Landscapes and urban settlements
The economic and social changes of the 20th century altered not only our habits and traditions but also the spaces we live in and the scenery around us. No place or landscape has escaped this profound– and sometimes radical – change in the past 120 years, often caused by the actions of man and sometimes by those of nature.
In 1901 only ten cities had more than 100,000 inhabitants. Today there are forty-two. Towns have grown exponentially, starting with their historical centres, as a result of new habits and social functions, the expansion of public and private transportation and economic development. This theme area describes the growth of some of the major cities in Italy, growth which sometimes followed precise town planning schemes, but more often was dictated by the sudden rise in the population and when new manufacturing and commercial businesses sprang up.
It has taken a lot more than political unification to make the Italians feel Italian. And a lot more than geography lessons at school to teach them about the geography of their country. Italians had sketchy knowledge of the geography of their peninsula for a long time, due to a lack of schooling and the fact that travelling was out of reach for many. The Giro d’Italia and Mille Miglia races were instrumental in helping Italians learn about Italian geography and spread the idea of belonging to the same community, first sending athletes from all over Italy to the most out-of-the-way places in the peninsula and then, thanks to the media, reporting and showing places in our country which soon became part of our collective imagination and memory.
Roads and motorways, skyscrapers, dams, industrial buildings … all these constructions radically altered the Italian landscape in the 20th century. This area takes us on a journey to visit the Italy of the past with its one hundred towns and countless bell towers, and the Italy of the present with its never-ending succession of houses, offices, industrial buildings and shopping centres. A journey through residential, work, commercial, industrial and leisure-time landscapes.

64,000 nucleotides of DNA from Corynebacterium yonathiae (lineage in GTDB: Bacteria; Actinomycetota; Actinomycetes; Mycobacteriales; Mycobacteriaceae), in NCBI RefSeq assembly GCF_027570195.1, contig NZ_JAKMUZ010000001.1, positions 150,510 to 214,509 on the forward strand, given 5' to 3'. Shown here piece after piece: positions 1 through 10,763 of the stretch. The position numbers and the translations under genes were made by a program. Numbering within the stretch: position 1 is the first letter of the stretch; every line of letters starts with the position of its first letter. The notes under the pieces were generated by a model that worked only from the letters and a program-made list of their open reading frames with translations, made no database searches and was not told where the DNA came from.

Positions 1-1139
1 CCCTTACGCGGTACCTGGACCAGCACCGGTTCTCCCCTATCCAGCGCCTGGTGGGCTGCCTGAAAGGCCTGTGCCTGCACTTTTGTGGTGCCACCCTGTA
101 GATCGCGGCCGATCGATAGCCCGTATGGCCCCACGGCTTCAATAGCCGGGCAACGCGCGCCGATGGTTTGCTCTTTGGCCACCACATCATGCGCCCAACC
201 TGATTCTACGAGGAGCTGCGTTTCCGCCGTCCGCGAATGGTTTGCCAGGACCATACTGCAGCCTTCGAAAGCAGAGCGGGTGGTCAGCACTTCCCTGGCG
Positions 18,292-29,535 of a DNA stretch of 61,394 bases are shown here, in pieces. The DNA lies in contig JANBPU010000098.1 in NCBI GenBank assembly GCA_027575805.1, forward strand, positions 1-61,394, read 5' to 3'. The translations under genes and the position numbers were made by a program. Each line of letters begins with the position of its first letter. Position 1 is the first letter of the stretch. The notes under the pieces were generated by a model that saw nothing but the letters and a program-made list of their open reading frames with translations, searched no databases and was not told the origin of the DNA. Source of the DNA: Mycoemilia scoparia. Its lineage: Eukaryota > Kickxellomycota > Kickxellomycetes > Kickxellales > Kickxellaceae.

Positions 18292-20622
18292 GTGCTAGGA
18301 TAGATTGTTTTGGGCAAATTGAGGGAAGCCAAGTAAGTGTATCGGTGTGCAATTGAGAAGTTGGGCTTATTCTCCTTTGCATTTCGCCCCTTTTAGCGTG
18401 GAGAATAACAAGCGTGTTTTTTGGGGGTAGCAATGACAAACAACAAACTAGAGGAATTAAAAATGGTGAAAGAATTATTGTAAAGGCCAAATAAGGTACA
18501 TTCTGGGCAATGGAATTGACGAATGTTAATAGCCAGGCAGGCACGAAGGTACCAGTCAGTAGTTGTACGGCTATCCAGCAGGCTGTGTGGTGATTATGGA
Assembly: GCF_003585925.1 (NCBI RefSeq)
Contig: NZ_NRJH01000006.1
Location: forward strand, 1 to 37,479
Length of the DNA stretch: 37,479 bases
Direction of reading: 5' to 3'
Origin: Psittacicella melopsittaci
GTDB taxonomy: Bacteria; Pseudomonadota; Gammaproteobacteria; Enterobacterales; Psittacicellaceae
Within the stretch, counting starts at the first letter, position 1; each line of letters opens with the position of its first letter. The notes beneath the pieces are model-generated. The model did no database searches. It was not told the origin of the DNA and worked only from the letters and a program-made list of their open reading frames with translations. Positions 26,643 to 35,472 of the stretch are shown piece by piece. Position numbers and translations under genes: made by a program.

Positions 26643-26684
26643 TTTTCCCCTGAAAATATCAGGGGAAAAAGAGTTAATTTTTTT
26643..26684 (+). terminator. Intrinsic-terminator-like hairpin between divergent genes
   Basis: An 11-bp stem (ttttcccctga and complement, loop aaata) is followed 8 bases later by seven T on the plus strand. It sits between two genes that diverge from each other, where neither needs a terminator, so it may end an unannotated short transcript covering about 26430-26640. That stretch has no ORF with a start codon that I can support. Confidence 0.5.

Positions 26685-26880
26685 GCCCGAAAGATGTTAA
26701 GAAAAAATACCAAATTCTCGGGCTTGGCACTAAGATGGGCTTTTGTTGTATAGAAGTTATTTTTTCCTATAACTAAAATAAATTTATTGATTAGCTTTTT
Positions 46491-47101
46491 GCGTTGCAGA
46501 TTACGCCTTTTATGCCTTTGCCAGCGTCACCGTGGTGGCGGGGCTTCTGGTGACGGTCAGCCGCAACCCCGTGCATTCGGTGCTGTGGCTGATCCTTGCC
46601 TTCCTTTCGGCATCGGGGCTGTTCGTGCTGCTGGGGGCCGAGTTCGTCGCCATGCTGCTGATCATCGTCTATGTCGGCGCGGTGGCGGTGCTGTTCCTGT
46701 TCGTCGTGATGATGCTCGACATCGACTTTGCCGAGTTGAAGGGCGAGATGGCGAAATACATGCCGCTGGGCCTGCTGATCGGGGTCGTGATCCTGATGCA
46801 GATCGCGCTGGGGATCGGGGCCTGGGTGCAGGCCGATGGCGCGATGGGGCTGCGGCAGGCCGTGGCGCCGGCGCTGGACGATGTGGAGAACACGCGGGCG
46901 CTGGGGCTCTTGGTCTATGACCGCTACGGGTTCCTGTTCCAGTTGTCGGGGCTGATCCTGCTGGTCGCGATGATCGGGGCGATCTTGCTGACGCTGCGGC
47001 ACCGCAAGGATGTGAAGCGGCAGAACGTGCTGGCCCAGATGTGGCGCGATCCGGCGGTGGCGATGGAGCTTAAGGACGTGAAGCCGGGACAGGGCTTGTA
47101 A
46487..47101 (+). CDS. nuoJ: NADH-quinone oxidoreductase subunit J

At the beginning of the 20th century, the Italian economy was almost entirely agricultural. Today things are different and rural landscapes have changed dramatically due to mass exodus from the mountains, hills and villages. This section explains the changes that came about following the mechanisation of agriculture and the different types of crops that are grown today. It then illustrates more recent examples of reforestation and the spontaneous rewilding of large areas of the country.
During the 20th century, people realised that the environment is a fragile, highly endangered system. Natural catastrophes, such as flooding and earthquakes, and man-made environmental disasters, like excessive land use, hydrogeological instability and pollution, alter and destroy entire ecosystems. The display looks at the origins and development of environmental awareness which has changed how we look at the environment in order to protect it and preserve the integrity of our natural resources and our health.
Jutting out into the Mediterranean and crisscrossed by countless waterways, our country has always had a symbiotic relationship with its water resources. And efforts to exploit them have been continuous. The installation shows how regulation of its rivers, hydraulic engineering works and land reclamation have profoundly transformed the landscape of Italy, making large areas throughout the country safer and eradicating marshland.